AT&T's foray into Android phones seems almost like it is a marketing campaign for Apple's iPhone. It certainly doesn't seem to be very friendly to Google, anyway.
Last week, it was announced that AT&T was replacing the market-leading, Google search on the Google Android-powered Motorola Backflip with Yahoo's search. WHAT?
That's like selling In-N-Out Burgers except taking out the meat and replacing it with hospital-quality "Beef-like" patties. That alone borders on sabotage!?
Out of the box, AT&T has installed some of its trademark crapware that no one wants. It also tries to lock down the Backflip so you can't install non-market apps (like those used to tether). Every other carrier supports this (which is one of Android's few advantages over the iPhone). There is a pretty easy hack to get around the block (install the SDK) but not everyone will understand how to do this. You also don't have SSH access on AT&T's Android phone.
That back slider seems like a great idea. Almost as good as a touch screen interface.
AT&T, famous for their useful apps, has added the following AT&T applications to the Motorola Backflip:
AT&T Navigator (Telenav)
AT&T WiFi Hotspots
At release, the Backflip will already be a generation behind (OS 1.5 w/Motoblur vs. Droid and Nexus One's 2.1) and underpowered. Motorola says the Backflip is updatable to 2.1 but why not have this at launch?!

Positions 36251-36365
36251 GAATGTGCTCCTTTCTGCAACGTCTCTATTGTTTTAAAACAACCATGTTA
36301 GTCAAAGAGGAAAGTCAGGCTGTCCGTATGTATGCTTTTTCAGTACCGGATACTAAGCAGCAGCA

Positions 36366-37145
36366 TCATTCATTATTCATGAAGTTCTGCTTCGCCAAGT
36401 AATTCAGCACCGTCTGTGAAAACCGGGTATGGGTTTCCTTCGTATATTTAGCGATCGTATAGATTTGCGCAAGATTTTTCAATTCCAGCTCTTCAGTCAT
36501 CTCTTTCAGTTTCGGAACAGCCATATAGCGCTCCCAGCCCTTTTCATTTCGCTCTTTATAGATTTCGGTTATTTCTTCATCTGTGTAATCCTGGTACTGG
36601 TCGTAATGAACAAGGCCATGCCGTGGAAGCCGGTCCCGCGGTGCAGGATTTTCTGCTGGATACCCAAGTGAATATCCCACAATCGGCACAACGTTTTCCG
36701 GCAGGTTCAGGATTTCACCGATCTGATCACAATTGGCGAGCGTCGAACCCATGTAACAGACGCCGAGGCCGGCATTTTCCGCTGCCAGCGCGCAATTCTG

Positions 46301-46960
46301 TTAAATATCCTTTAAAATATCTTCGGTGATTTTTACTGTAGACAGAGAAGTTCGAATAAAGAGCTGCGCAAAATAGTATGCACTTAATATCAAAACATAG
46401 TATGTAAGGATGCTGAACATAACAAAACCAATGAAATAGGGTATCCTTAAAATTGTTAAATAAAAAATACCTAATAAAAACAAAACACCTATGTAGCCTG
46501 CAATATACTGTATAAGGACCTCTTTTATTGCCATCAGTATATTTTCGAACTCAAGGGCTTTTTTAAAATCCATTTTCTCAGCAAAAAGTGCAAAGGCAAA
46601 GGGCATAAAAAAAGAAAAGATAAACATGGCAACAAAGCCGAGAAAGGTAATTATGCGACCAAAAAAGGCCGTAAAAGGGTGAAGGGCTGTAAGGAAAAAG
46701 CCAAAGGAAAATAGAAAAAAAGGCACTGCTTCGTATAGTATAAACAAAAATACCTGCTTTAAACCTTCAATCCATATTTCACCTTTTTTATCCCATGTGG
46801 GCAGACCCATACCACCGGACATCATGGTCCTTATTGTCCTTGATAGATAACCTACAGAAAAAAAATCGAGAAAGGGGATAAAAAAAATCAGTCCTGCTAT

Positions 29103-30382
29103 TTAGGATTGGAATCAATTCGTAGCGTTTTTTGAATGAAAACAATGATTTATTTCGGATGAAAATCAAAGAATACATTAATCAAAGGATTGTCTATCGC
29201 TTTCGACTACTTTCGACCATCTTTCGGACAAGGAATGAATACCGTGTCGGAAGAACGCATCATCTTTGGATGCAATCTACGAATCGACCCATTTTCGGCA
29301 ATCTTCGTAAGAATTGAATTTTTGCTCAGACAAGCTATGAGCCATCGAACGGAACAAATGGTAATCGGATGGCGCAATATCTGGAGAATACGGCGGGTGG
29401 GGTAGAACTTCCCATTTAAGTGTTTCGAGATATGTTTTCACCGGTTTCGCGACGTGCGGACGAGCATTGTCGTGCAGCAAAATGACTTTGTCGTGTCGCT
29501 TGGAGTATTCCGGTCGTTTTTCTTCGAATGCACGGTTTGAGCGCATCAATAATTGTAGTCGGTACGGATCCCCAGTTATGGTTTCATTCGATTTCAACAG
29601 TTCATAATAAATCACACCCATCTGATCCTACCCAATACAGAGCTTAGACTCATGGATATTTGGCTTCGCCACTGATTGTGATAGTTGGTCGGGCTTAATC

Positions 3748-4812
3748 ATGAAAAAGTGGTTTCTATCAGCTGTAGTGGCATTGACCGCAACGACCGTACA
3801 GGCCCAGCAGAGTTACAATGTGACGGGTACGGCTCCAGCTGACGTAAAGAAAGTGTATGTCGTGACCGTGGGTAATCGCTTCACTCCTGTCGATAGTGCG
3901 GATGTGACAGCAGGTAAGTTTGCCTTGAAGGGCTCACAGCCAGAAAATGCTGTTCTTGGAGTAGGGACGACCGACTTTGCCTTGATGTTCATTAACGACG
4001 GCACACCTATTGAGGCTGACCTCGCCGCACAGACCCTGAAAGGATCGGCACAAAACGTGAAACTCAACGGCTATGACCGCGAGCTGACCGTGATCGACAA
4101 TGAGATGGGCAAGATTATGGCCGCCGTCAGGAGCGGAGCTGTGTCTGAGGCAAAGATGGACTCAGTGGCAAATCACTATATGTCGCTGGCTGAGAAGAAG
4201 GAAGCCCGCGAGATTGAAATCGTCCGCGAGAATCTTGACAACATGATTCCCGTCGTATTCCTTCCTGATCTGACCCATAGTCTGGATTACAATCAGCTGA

AT&T, of course, spins this as being customer-centric:
We like the Android as an operating system on its own, but we want to make sure that we have, and customers have the option, to put applications on that device that are not just Google applications. And we want to give customers the choice of other applications on that device, not just the same Google applications. --Ralph de la Vega, CEO AT&T Wireless
The Backflip also has a 320x480 screen. That is the same as the current iPhone and Pre but last year's Android phones. The Droid and Nexus One have almost three times the pixels on their 480x800+ screens. I have to believe the iPhone wil get a similar pixel upgrade this summer.
And the kiss of death? AT&T's network which is famous for dropped calls and abysmal coverage.
I'm trying to figure out why anyone would want this device. Need GSM network for international travel? Nexus One. Need physical Keyboard? Droid. Need AT&T (condolences)? iPhone.
Needless to say, I don't think AT&T's Android experiment is off to a good start.